Rituximab is a monoclonal antibody against the protein CD20, which is primarily found on the surface of immune system B cells. Rituximab destroys B cells and is therefore used to treat diseases which are characterized by excessive numbers of B cells, overactive B cells, or dysfunctional B cells. This includes many lymphomas, leukemias, transplant rejection, and autoimmune disorders.

Rituximab is approved for non Hodgkin lymphoma and rheumatoid arthritis for example but is prescribed by some neurologists for multiple sclerosis (MS) based upon clinical trials that showed efficacy as a disease modifying therapy (DMT).

Rituxan (rituximab) is an anti-CD20 monoclonal antibody which specifically targets and binds to CD20 expressed on naïve and memory B lymphocytes. It results in the depletion of peripheral CD20 expressing B lymphocytes, and reduces T lymphocytes. CD20 expressing B cells are depleted through antibody dependent cytotoxicity, complement mediated destruction, and antibody mediated apoptosis. The primary mechanism of action of this therapeutic is through the depletion of CD20 expressing B lymphocytes; however the observed reduction in T lymphocytes may also contribute.

Rituxan is delivered  by intravenous infusion into the bloodstream every two weeks however protocol towards multiple sclerosis is not defined since the medication is not approved for usage as a disease modifying therapy.

Other trade names include:

  • MabThera
  • MabThera SC (subcutaneous version)
  • Mabtas (biosimilar version)

Rituximab in Relapsing Remitting MS:

In February 2008 results of a one year phase 2 clinical trial involving 104 people comparing the effectiveness of rituximab to a placebo treatment were announced. Participants taking rituximab had a reduced number of new MRI lesions compared to the placebo control group over a period of one year.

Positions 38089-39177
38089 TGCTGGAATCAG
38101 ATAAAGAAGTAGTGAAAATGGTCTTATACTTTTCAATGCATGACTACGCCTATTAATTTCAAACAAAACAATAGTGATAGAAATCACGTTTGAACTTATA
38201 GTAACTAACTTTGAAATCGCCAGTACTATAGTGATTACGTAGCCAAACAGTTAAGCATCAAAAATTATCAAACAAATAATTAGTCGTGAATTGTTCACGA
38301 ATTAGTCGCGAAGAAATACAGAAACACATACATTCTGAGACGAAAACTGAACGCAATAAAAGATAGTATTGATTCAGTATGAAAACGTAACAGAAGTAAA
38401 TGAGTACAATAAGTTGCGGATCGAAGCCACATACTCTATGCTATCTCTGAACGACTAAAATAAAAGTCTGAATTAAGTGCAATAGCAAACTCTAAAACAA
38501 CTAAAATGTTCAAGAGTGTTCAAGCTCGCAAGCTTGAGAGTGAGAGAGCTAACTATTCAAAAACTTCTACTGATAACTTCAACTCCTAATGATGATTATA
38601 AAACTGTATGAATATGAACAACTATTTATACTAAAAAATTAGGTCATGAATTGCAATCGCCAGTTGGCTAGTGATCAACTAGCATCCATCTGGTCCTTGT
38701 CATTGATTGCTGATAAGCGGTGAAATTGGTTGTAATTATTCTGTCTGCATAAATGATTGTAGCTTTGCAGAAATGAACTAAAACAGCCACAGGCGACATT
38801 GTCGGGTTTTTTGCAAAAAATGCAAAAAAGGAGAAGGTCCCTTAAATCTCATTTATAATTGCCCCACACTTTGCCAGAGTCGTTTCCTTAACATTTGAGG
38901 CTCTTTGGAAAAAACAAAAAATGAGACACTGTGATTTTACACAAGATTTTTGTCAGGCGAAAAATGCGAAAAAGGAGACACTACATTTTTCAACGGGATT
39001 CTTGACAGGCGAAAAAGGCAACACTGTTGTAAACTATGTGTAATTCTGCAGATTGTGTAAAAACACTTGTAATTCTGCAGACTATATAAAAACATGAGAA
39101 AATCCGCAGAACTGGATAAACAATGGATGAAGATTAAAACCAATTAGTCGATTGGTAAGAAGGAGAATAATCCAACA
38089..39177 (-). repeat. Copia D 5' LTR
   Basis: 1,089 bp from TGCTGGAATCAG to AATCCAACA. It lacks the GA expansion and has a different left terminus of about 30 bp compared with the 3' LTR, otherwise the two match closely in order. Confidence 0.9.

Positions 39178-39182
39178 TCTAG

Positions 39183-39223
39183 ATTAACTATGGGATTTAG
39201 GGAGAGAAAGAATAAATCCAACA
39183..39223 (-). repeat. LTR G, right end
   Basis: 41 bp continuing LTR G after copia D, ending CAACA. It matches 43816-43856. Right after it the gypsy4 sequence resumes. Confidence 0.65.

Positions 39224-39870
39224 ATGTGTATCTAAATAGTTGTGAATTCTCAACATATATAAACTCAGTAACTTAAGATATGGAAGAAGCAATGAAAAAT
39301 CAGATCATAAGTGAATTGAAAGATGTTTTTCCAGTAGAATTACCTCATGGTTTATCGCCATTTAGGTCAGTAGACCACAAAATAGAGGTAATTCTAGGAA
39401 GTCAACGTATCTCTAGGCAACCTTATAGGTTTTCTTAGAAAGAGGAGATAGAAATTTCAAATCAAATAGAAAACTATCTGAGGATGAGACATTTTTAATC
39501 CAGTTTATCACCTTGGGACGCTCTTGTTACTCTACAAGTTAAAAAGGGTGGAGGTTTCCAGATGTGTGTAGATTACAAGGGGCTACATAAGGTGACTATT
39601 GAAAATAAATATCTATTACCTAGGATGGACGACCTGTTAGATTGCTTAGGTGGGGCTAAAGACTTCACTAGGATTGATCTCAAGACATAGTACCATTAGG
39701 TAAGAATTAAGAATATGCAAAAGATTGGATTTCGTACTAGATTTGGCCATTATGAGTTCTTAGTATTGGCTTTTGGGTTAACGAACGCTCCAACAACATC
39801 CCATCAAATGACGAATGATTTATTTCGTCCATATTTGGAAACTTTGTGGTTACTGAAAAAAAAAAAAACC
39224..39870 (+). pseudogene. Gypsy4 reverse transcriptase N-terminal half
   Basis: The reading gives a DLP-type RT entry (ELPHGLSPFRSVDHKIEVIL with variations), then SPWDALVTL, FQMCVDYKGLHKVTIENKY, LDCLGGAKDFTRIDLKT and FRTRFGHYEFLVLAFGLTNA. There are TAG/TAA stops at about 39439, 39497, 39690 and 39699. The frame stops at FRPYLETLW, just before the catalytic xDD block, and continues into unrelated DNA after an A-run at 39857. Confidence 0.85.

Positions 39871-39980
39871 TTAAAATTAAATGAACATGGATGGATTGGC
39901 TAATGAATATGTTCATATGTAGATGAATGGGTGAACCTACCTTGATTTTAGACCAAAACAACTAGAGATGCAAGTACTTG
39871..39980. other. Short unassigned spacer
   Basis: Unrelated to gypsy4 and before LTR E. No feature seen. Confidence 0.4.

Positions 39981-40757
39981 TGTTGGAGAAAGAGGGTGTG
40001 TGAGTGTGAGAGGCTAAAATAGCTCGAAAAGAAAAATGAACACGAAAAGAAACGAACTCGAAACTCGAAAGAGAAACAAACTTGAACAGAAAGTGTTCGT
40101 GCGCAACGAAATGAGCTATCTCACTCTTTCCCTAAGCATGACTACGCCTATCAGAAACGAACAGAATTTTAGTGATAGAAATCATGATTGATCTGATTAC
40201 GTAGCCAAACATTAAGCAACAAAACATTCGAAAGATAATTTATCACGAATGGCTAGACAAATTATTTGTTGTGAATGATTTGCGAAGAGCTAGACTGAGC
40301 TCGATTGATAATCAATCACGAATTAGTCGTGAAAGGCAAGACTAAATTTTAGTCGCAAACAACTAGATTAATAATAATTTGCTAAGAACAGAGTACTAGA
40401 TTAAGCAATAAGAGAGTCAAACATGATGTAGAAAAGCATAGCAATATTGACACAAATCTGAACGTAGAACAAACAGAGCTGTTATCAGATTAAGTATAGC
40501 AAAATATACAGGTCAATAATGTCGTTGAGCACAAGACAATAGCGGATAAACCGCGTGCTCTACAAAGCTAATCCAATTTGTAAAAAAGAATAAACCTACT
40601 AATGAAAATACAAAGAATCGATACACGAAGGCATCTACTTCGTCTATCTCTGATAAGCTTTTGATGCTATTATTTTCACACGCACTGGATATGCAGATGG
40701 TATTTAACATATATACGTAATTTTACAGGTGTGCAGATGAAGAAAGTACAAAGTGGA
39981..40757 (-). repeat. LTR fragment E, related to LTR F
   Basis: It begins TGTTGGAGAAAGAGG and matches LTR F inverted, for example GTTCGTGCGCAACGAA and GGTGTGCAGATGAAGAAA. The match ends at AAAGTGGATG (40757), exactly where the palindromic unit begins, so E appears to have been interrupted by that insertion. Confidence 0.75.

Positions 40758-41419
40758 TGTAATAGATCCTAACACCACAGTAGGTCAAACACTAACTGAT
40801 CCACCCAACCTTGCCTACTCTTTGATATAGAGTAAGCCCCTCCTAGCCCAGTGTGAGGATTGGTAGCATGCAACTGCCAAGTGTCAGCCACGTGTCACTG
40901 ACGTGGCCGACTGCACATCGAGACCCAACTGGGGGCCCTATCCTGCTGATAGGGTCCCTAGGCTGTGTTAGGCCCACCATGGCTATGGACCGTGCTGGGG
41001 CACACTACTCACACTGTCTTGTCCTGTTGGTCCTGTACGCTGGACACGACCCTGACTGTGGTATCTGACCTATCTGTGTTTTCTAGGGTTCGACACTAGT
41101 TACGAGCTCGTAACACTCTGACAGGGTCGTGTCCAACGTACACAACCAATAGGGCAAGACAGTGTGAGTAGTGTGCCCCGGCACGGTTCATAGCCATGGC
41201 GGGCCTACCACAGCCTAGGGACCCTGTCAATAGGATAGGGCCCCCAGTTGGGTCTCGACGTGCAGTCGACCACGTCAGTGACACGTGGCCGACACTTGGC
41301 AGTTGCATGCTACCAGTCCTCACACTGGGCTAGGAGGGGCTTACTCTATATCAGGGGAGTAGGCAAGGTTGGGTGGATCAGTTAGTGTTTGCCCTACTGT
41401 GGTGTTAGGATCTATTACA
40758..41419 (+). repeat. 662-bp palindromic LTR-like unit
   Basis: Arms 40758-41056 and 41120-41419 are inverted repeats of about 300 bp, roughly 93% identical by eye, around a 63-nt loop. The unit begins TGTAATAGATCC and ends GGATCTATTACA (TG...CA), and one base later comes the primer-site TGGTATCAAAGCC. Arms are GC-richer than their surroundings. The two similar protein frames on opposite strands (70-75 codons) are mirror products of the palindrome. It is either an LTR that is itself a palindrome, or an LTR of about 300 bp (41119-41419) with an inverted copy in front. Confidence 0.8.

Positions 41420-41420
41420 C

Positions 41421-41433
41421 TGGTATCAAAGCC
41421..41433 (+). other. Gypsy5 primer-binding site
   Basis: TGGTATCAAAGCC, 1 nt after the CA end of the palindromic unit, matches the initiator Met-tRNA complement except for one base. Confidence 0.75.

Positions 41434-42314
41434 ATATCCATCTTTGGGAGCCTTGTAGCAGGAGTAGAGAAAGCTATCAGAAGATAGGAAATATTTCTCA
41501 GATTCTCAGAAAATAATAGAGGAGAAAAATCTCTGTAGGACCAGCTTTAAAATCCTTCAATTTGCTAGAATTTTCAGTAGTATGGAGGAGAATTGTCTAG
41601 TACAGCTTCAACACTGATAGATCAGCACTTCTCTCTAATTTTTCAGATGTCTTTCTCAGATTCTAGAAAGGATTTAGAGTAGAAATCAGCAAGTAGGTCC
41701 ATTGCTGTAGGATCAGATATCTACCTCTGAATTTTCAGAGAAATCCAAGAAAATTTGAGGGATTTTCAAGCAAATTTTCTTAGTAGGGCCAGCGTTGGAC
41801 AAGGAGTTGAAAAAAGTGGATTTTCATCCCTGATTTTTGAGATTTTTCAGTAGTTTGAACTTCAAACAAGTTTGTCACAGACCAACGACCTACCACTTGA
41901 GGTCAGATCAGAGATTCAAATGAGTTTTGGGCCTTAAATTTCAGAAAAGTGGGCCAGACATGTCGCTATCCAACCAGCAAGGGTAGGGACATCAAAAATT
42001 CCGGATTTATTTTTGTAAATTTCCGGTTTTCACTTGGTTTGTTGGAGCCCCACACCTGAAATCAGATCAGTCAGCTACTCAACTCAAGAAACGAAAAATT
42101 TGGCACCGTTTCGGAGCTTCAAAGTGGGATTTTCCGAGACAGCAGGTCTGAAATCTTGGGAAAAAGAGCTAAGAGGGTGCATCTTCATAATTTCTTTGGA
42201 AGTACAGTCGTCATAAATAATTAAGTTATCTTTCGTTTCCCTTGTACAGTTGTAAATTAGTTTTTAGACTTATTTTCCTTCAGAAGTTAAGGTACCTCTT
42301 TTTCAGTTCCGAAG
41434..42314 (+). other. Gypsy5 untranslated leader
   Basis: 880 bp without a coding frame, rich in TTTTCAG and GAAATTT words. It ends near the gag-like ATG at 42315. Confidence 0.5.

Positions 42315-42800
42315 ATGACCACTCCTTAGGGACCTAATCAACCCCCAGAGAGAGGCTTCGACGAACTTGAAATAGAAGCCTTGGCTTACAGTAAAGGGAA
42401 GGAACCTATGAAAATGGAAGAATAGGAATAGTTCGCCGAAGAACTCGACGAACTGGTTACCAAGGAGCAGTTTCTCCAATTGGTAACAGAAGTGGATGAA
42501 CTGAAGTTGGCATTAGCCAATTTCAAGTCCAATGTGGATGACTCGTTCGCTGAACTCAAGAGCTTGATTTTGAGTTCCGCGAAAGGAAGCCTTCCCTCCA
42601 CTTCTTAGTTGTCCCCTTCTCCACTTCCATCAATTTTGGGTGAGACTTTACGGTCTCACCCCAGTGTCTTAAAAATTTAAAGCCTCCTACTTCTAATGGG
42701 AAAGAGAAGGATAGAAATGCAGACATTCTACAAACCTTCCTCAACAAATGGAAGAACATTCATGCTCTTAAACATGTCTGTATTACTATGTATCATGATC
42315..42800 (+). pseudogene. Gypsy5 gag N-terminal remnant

They also had a 50% reduction in relapse rate compared to people taking a placebo (dummy) treatment. This remained constant over the one year period.

Rituximab in Primary Progressive MS:

A phase 2/3 trial of rituximab involving 439 people with primary progressive MS reported back in 2009. Although the results are not yet published in a peer reviewed scientific journal, they have been described in a press release. The trial compared rituximab to a placebo treatment but showed that rituximab was not effective.

Rituximab was found to be relatively safe in people with primary progressive MS with most side effects relating to infusion reactions and an increase in infections.

Rituximab in Secondary Progressive MS:

In March 2016 a phase 1/2 clinical trial testing the effectiveness of rituximab in secondary progressive MS was stopped early due to disappointing mid-trial results. This trial involved 27 people with secondary progressive MS, who received rituximab injections directly into the fluid around the spinal cord (intrathecal injection).

Potential Side effects:

Rituximab has been associated with severe side effects such as injection site reactions and progressive multifocal leukencephalopathy  though none at this point in time have not occurred in studies to do with MS.

The most common side effects in studies in MS to date were reactions to the infusion and infections.

Possible Other Side Effects Include:

  • Allergic reaction
  • Itching, hives, swelling in your face or hands, chest tightness
  • Headache, nausea, vomiting, stomach pain, cough
  • Fatigue, trouble sleeping
  • Dizziness, tremor, or changes in vision
  • Difficulty urinating
  • Increased risk of infections, including progressive multifocal leukoencephalopathy (PML)
  • Impaired wound healing
  • Difficulty walking or loss of coordination
  • Cardiac arrhythmia: palpitations, shortness of breath
  • Blood disorders such as anemia or easy bruising or abnormal bleeding

Any adverse events should be reported promptly to a patient’s healthcare team.


Contact your healthcare provider f you are experiencing:

  • Chest tightness, trouble breathing, wheezing
  • Rash, hives, extreme itchiness
  • Swelling of the face, lips, tongue or throat
  • High fever, severe sore throat or any other signs of infection
  • Fast heartbeat (palpitations), sweating, confusion
  • Changes in vision, difficulty walking or loss of coordination
  • Bruising, black and tarry stools, blood in urine
  • You should not become pregnant or breastfeed an infant while using this medication.
    • Contact your physician if you are or if you think you may be or if you would like to become pregnant or breastfeed an infant.


Although rituximab itself is not being further developed for MS, based on the encouraging proof-of-principle experience, newer anti-CD20 monoclonal antibodies ocrelizumab and ofatumumab are currently being investigated.